From IndieWeb

A soft-quit (or soft quit) of a silo is when a person temporarily leaves, deactivates, or takes an extended break from one or more social media platforms (AKA a social media break) for any of a wide variety of reasons such as social media fatigue.

Compare with silo-quits which have a more permanent connotation.


People performing soft-quits may fall short of permanently deactivating or deleting their accounts as they represent the only means of contact with other people or groups they want to stay in touch with. Some may use workarounds to mitigate problems or issues they have with the platform while still minimally participating to get the information and contact they desire.

Many soft-quitters aren't aware of other potential methods of communication or may be discouraged by the user interfaces and experiences they may find via other modalities.

Possible reasons for soft-quits

  • mental health
  • escape from negative posts
  • escape from bullying
  • regain time for other activities
  • Not wanting to contribute or participate in systems which profit from the harms they're causing
  • ...


  • Removing apps from one's cell phone to remove the easy of accessibility
  • Piping content into feed readers as a barrier against the gamification of social media (see Granary or tools like, etc.)
  • Practicing "digital minimalism" (a la Digital Minimalism: Choosing a Focused Life in a Noisy World by Cal Newport (Penguin, 2019, ISBN: 978-0525536512)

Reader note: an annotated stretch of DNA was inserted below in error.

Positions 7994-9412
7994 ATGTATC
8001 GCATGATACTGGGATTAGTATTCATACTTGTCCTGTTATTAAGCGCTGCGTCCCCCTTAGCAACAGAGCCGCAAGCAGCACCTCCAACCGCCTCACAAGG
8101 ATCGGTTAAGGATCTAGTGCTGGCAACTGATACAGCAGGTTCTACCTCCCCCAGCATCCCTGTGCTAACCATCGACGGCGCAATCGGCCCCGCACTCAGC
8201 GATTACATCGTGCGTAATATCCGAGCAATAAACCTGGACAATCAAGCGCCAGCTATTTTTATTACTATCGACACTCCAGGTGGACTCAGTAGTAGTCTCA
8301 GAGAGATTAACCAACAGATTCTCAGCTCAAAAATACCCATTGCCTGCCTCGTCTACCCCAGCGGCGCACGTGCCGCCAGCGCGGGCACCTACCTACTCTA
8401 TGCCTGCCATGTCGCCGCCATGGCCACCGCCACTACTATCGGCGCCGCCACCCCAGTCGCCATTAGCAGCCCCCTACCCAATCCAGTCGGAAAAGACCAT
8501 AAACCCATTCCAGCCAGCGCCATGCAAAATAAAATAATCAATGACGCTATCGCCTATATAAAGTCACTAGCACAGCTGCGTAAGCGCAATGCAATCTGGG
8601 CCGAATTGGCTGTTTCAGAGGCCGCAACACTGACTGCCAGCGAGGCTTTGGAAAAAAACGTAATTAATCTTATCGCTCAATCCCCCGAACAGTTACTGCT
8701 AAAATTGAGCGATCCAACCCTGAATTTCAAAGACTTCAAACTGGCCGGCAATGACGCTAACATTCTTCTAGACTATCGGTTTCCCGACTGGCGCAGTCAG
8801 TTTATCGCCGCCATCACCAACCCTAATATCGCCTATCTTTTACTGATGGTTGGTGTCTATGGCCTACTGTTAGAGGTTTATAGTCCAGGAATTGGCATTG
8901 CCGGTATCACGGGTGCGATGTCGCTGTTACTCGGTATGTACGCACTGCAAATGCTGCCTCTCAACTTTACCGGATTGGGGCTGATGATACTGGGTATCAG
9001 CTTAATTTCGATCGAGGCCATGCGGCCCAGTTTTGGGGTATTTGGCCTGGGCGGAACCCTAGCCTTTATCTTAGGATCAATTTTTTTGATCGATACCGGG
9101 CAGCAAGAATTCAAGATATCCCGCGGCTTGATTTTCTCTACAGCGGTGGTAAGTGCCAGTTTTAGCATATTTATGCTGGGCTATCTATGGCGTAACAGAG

• practicing "slow social"
  • Joining the IndieWeb
  • ...


Mark Haddon


Ben Werdmüller

Adam Croom

I decided that I would deactivate my Twitter account for the holidays. The holidays turned quickly turned into six months and here I am. I still have access to the Twitter profiles I wish to follow as most profiles are public, and thus I make a conscience effort to check the streams of particular folks (mostly journalists and news publications) that I’m still interested in following. Unsurprisingly, removing myself from punching the Twitter icon and swimming in the often negative environment that the community perpetuates has been a net positive for my health. In a similar fashion, I don’t have Instagram installed on my phone anymore (my workaround here is I’ll occasionally install it and bulk upload a handful of files and then delete it). For Facebook, I actually inactivated that account in November as well, but surprisingly felt myself come back to it quicker for important information I would miss otherwise (my gym uses a private group for all communication). But, for the most part, my day is spent sans social media.

Counter Examples

There are also people who may "soft-join" a platform for either a minimal set of functionalities or specific connections with people.

Robin Sloan

Robin Sloan joined for the express purpose of interacting with one friend as stated in his first post:

Literally just here to follow @ayjay 👋
Robin Sloan 2018-08-18

All his subsequent interactions on the platform (as of 2019-05-06) were solely replies or interactions meant for one user despite some incoming interactions with other users.



None of the citations or quotes actually use the phrase "soft quit" which makes it unmemorable to associate with new examples. In reading the examples, few of them have a "quit" intention, more of them mention other phrases.

We should rename this page accordingly to use one of these terms:

  • deactivate
  • break - LOTS of examples use this literal term, see silo-quits for "social media break" or "break from"
    • Chris Aldrich +1 to this or "social media break" (the original name "soft quit" was to have something and to keep a reasonable parallelism with silo-quits, see also naming)
  • pause (e.g. silo pause)
  • ...

In some variant like:

  • silo break
  • social media break
  • ...

See Also